Another producer I know once had the singular experience of speaking with Mohammad Ali. He said that it occurred to him that producing was a lot like boxing. You prepare for months, even years, but you only get 10 minutes in the ring.

It’s important not to lose sight of how you got here and where you are going, even for 10 minutes. Producers always have to see the big picture, and that’s a hard thing to do when you’re running 5 hours behind schedule. But sometimes the answers are right in front of you, if only you can only see the forest for the trees. On a movie set, everyone has a specific job, and as a producer you want that degree of concentration and single-mindedness from your crew. It’s your job to understand the process as a whole, and to know how to most effectively shepherd the project in the proper direction.

9. What will you change the next time around?

I’ll have a lot more help during preproduction. And I’m renting GPS systems for every vehicle, damn the cost.

10. What has surprised you most about the whole experience?

I have a lot more respect for crappy films now. It’s a miracle that a film gets completed at all. And despite that fact that, for us, everything that could go wrong did in fact go wrong, we still made it through. You tend to notice your bad luck a lot more than your good luck. I think we had quite a bit of both.

11. You’re also the co-president of a production company, Eighty-Watt Cinema.

Indeed. Nick and I have always thought, from the beginning, that we need to control our own destiny. They say that film is the second most expensive art form – only architecture is more costly, as my brother Zachary can attest. Filmmaking is a business, and Nick and I are committed to learning that business, from the ground up.

12. How do you feel about the industry in its current state? What about the independent scene? Where do you see yourself and Eighty-Watt fitting in?

I couldn’t really tell you. We have big ambitions. But as I said before regarding the difference between film and theater, I think that different stories have different needs. Always story. Just because a film is risky and difficult, it doesn’t mean the project can’t or shouldn’t be made. But the reverse is also true. Nine times out of ten, films don’t get made because they don’t know what they are or what they want to be. There may be a great story in there somewhere, but it’s this sort of taxonomical extravagance that dooms a lot of projects. Too often a film is forced to swim upstream; its own shepherds want something for it that it doesn’t need. It’s an old Aristotelian notion: the virtuous person fulfills that role for which he or she is best suited. Virtue requires self-knowledge: know thyself (and thy project!). We’re committed to telling any story that has a chance of making its money back, and we’re committed to meeting the needs of every project we make.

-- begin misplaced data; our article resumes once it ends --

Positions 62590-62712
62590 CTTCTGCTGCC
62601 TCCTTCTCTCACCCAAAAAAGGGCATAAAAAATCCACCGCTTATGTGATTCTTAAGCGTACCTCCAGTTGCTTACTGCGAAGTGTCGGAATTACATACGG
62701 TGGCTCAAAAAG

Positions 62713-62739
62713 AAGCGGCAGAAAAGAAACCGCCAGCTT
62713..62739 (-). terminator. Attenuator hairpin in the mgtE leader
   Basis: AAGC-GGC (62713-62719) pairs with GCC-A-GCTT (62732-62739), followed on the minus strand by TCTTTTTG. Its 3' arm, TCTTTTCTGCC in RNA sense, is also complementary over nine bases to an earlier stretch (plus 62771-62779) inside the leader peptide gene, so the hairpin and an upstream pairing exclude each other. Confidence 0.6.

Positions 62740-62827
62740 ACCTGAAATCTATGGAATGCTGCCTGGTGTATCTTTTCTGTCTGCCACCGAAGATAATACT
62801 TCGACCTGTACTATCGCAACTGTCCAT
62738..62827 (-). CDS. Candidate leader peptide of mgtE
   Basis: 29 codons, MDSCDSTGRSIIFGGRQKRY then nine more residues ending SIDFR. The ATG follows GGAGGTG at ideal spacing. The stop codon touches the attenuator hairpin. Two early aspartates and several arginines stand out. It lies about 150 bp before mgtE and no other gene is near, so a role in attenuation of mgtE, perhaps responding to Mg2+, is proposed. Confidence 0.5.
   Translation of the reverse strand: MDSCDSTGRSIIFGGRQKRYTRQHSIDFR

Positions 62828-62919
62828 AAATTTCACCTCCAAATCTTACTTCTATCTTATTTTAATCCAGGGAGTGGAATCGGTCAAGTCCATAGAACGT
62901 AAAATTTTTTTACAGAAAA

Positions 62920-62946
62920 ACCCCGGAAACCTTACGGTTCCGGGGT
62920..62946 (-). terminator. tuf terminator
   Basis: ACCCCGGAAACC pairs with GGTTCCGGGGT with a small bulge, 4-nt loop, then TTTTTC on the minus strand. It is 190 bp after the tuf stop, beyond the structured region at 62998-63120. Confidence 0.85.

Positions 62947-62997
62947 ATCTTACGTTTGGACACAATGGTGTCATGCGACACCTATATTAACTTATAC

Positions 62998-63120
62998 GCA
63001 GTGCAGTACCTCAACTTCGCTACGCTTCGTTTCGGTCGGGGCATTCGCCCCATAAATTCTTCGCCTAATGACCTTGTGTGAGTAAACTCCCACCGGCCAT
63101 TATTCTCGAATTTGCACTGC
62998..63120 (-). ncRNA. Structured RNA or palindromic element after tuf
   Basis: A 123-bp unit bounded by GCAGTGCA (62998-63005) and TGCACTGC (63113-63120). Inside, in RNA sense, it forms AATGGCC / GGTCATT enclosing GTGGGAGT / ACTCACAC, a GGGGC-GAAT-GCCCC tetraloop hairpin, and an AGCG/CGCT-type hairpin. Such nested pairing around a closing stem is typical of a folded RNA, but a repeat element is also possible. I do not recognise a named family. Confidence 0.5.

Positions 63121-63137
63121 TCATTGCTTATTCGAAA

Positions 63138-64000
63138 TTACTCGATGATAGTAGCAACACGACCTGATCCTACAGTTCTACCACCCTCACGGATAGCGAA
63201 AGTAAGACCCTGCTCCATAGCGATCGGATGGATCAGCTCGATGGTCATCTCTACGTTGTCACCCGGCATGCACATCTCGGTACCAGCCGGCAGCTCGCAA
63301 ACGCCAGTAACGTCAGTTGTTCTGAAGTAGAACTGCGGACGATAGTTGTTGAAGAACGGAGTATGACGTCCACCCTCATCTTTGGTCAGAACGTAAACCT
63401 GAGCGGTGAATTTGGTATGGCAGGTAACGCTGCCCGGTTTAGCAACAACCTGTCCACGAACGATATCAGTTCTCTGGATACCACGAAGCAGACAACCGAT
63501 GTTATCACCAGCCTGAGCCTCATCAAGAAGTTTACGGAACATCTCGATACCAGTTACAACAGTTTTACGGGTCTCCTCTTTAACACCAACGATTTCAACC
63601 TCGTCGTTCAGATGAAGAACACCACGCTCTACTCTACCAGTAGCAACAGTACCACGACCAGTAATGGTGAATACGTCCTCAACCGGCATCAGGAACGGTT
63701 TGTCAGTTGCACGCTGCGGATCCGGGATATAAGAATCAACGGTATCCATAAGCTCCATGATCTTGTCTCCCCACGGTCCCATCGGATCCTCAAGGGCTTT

13. What would you say to other budding filmmakers trying to put together a successful short?

Rob a bank. I don’t know. I think I’ve already said it – the secret is that there is no secret. And I’m not merely feeding you rhetoric. There is no secret. You need discipline, craft, perception, artistry, intelligence, composure, versatility, determination, gracefulness, courtesy, judiciousness, and decisiveness. But these are all life skills that you should be developing anyway. You do need to be well-read. And you need to immerse yourself in this job – there’s no testing the water here.

14. What’s on the horizon for you?

A feature, of course. And my own professional directing debut, with a short film tentatively titled In Burnt Norton, a piece that’s been brewing for some time now. I’m really excited about it, but it will have a glorious Q & A all its own, so I’ll cut myself short, for now.